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Poilievre Defines ‘Woke’ in House of Commons After Question by Liberal MP

MPs in the House of Commons were debating an amendment to the Liberal government’s online regulation bill on March 30 when Conservative Leader Pierre Poilievre was asked to define his use of the word “woke.”

Poilievre had said earlier that day in the House during question period that Bill C-11, also known as the Online Streaming Act, would empower the Canadian Radio-television and Telecommunications Commission (CRTC)  to “manipulate social media algorithms in order to shut down voices it does not want people to hear.”

Poilievre also called the CRTC a “woke agency.”

The controversial Bill C-11 would give the CRTC power to regulate digital streaming giants like Spotify, Netflix, and YouTube on networks within the country and require to contribute to Canadian content standards.

Following question period and during debate on a proposed amendment to the bill, Liberal MP Jenica Atwin asked Poilievre to define what he meant by of the word.

“I’m wondering if he would like to kind of backtrack or apologize on characterizing the CRTC as a small group of privileged insiders closest to the prime minister,” Atwin said. “And I would also ask him if he would like to define the word ‘woke.’”

Poilievre responded by calling the CRTC a “big sprawling bureaucracy with far too many people working for it.”

“There will be less people working for the CRTC when I’m prime minister because they’ll have less power and they’ll have a hell of a lot less to do when I restore freedom of speech and freedom of expression online and on the internet,” he said.

“And as for the definition of woke, well, woke has one purpose, only one purpose. It has plenty of pretext but only one purpose: control. It is designed to divide people by race, by gender, by ethnicity, by religion, by vaccine status, and any other way that they can divide people into groups because then you can justify having a government to control all those groups.”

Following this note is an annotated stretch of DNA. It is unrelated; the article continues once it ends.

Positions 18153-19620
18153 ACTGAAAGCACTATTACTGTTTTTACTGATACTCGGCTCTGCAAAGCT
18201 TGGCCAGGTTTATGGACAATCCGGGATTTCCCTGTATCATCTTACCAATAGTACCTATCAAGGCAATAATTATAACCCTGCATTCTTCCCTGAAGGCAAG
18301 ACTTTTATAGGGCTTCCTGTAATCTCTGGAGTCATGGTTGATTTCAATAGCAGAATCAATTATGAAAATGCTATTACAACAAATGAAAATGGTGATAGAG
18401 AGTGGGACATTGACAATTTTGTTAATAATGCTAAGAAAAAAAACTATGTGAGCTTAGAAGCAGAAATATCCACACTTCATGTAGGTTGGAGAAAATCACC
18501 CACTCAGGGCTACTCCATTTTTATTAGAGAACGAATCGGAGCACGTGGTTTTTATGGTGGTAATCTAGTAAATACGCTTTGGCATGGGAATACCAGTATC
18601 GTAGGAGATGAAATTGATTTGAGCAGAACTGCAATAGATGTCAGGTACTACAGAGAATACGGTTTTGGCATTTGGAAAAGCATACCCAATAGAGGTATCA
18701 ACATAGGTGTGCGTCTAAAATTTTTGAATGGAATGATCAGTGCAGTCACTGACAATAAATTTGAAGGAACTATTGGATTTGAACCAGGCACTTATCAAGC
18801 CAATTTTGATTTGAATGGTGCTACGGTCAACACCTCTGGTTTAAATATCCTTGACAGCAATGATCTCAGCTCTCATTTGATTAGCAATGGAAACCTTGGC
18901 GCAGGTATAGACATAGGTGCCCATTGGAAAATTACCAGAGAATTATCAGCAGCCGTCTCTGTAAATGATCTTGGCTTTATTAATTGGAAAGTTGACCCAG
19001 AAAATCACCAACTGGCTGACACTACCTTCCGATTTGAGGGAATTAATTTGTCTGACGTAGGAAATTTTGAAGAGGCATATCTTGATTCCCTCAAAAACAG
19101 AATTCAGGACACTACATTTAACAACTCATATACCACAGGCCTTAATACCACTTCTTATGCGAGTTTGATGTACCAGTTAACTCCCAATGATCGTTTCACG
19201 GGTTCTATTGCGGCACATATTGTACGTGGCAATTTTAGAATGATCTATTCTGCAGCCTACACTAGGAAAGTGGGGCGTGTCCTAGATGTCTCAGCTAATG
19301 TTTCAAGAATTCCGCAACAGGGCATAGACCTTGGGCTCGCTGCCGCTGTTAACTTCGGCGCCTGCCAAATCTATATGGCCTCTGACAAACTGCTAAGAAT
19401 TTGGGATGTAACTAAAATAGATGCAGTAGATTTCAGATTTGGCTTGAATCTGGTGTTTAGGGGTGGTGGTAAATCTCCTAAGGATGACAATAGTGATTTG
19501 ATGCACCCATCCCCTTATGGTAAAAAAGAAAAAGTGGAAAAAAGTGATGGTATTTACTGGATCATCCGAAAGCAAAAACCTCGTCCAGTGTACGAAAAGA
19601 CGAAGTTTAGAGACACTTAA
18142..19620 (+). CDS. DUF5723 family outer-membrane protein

“No more woke,” Poilievre added.

House Leader Ends Debate

Earlier in the House on March 30, MPs were debating the Senate’s proposed amendments to Bill C-11, many of which the government had already made clear it would reject.

However, as debate continued, Liberal Government House Leader Mark Holland introduced a motion to end debate on the amendments regardless of whether all members were finished speaking on it.

It passed by a vote of 173–145, after which the House began debating a Conservative motion to have the bill scrapped entirely, which was also voted down later in the day.

During question period, Holland said the purpose of Bill C-11 is to ensure that “big tech” pays its “fair share” to Canadian content creators and artists by allowing the CRTC to increase their visibility over American competitors on major streaming platforms.

However, Poilievre said “big tech” platforms will still “monopolize” the Canadian media landscape regardless of whether or not Bill C-11 passes.

“Their platforms will still dominate,” he said. “It’s just that government bureaucrats will be able to manipulate the algorithms to shut down the voices of individual Canadians.”

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